Mark your calendars for the overnight hours of November 18-19, 2021, when this month’s Beaver Moon will be partially eclipsed by the Earth.
North Americans are in a prime position to see this partial lunar eclipse. Across parts of South America, unfortunately, the Moon will set before the eclipse takes place. But for North America, this exciting Moon show will take place in the predawn hours, with the visible stages ending before moonset.
What Is A Lunar Eclipse?
A lunar eclipse occurs when the Earth passes between the Sun and Moon and lines up precisely so that it blocks the Sun’s light, which otherwise reflects off the Moon.
There are three types of lunar eclipses: total, partial, and penumbral. The most dramatic is a total lunar eclipse—when the Earth’s shadow totally covers the Moon. A lunar eclipse can occur only when there is a full Moon.
Look for The “Japanese Lantern” Effect
For this eclipse, the Moon will slide through the southern portion of the Earth’s dark umbra and at mid-eclipse, all but 2.6 percent of the Moon’s diameter will be immersed in the shadow. Because some of the sunlight striking the Earth is diffused and scattered by our atmosphere, the Earth’s shadow is not completely dark. Enough of this light reaches the Moon to give it a faint coppery glow. Combined with the remaining uneclipsed yellow sliver will create what some call the Japanese Lantern Effect; a strikingly beautiful sight for the naked eye, and especially for those viewing with binoculars or a small telescope.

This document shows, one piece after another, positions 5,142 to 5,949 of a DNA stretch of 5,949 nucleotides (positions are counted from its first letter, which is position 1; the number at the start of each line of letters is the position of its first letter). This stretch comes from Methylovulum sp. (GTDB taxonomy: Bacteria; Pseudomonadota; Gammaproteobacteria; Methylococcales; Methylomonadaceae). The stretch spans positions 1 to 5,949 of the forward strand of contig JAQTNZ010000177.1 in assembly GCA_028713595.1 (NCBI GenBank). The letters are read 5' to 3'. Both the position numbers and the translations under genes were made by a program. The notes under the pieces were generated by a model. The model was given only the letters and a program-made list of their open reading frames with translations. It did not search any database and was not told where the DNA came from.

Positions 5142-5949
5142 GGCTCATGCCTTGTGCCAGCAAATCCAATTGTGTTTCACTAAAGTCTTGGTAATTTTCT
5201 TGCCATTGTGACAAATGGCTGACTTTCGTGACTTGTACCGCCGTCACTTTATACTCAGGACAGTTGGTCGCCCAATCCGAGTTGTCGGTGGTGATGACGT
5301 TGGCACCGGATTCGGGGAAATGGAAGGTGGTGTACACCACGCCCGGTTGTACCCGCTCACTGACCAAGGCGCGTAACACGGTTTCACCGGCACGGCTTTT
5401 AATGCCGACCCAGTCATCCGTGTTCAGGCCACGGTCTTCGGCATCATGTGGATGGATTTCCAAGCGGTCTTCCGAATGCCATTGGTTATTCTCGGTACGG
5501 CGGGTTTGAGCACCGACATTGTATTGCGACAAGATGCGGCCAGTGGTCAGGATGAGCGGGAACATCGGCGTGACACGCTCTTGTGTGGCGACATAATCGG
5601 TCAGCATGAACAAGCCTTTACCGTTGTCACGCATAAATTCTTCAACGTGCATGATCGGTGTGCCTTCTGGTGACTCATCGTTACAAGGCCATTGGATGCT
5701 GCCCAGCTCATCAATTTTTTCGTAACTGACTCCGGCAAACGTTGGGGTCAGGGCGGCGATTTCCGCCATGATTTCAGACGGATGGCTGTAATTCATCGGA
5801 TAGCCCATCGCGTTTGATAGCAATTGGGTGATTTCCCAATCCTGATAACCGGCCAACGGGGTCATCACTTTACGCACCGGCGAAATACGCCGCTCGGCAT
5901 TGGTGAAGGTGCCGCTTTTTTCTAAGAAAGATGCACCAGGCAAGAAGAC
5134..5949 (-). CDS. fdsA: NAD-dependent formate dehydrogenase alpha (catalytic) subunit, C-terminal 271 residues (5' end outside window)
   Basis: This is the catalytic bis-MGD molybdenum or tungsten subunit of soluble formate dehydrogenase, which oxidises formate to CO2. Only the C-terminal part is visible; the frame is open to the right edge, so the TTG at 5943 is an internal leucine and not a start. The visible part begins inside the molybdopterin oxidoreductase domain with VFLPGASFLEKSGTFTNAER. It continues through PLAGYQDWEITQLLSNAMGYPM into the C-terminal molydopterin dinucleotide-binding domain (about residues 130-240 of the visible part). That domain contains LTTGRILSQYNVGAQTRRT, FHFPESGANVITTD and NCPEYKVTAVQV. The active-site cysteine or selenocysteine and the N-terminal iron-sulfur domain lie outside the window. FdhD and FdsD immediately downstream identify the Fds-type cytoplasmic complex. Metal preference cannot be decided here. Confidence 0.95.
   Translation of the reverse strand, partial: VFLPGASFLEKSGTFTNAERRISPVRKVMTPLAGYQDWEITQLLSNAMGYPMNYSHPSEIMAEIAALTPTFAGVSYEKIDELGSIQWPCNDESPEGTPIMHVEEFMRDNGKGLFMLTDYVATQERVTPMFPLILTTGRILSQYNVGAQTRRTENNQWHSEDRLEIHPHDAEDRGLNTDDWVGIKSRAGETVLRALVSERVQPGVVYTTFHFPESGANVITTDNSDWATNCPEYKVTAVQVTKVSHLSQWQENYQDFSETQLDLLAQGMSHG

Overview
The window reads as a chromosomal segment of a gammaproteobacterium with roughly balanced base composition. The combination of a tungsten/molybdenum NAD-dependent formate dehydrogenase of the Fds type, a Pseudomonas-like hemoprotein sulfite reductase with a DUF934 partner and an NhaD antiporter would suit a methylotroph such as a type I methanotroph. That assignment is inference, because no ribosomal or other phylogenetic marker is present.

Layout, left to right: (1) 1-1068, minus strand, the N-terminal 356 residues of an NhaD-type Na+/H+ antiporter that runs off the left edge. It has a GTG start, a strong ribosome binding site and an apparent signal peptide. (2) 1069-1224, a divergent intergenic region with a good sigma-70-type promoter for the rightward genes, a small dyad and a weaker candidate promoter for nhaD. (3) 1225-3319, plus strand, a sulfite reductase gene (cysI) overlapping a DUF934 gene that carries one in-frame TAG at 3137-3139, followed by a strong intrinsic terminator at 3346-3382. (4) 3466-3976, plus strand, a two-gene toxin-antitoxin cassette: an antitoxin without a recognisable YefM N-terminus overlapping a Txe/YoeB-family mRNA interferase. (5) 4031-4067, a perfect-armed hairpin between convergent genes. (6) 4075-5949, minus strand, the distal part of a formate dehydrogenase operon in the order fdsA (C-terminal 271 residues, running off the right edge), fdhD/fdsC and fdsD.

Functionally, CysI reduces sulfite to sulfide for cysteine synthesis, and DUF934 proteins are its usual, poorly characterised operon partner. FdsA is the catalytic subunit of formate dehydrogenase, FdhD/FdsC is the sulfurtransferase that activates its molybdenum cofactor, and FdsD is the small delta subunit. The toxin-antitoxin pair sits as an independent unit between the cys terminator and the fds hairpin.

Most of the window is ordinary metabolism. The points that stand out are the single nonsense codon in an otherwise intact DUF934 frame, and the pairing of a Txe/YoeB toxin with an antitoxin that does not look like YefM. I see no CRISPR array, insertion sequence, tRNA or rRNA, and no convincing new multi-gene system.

Partial Lunar Eclipse Timetable
Below is a timetable covering the various phases. Times given in italics indicate times for late Thursday evening, November 18th.
|Moon Enters Penumbra||1:02 a.m.||12:02 a.m.||11:02 p.m.||10:02 p.m.|
|Moon Enters Umbra||2:18 a.m.||1:18 a.m.||12:18 a.m||11:18 p.m.|
|Mid-Eclipse||4:02 a.m.||3:02 a.m.||2:02 a.m.||1:02 a.m.|
|Moon Leaves Umbra||5:47 a.m||4:47 a.m.||3:47 a.m||2:47 a.m.|
|Moon Leaves Penumbra||7:03 a.m||6:03 a.m||5:03 a.m||4:03 a.m.|
The Moon’s entry into and exit out of the Earth’s penumbra are unobservable because this shadow is very faint. However, about 20 minutes before the Moon enters the umbra, a faint, but distinct “smudge” should be visible on the left side of the Moon’s disk. After the Moon leaves the umbra, a similar smudginess or shading should be evident for about 20 minutes on the right side of the Moon’s disk.
How Long Will This Eclipse Last?
Normally, for a total eclipse, it takes only about an hour for the Moon to move completely into the Earth’s shadow. However, for this eclipse, it will take noticeably longer: about 104 minutes from the time the first “bite” by the dark umbral shadow appears on the Moon’s face until virtually the entire disk of the Moon is covered and then another 105 minutes for the last bit of the umbra to exit off of the Moon. Why? The reason is the Moon will arrive at apogee—that point in its orbit farthest from Earth—on November 20th (when it will be about 252,600 miles away). So, it will be moving slower than normal in its orbit and will take a much longer time to traverse through the Earth’s central shadow.
The very beginning stages of the eclipse will be visible from the United Kingdom and parts of northern Europe just prior to moonset. Eastern Asia and Australia will also see it as the Moon rises later that Friday evening.
Two weeks later, on Saturday, December 4th, a total eclipse of the Sun will take place. But you’ll have to travel to Antarctica to view it!
Joe Rao is an esteemed astronomer who writes for Space.com, Sky & Telescope, and Natural History Magazine. Mr. Rao is a regular contributor to the Farmers' Almanac and serves as an associate lecturer for the Hayden Planetarium in New York City.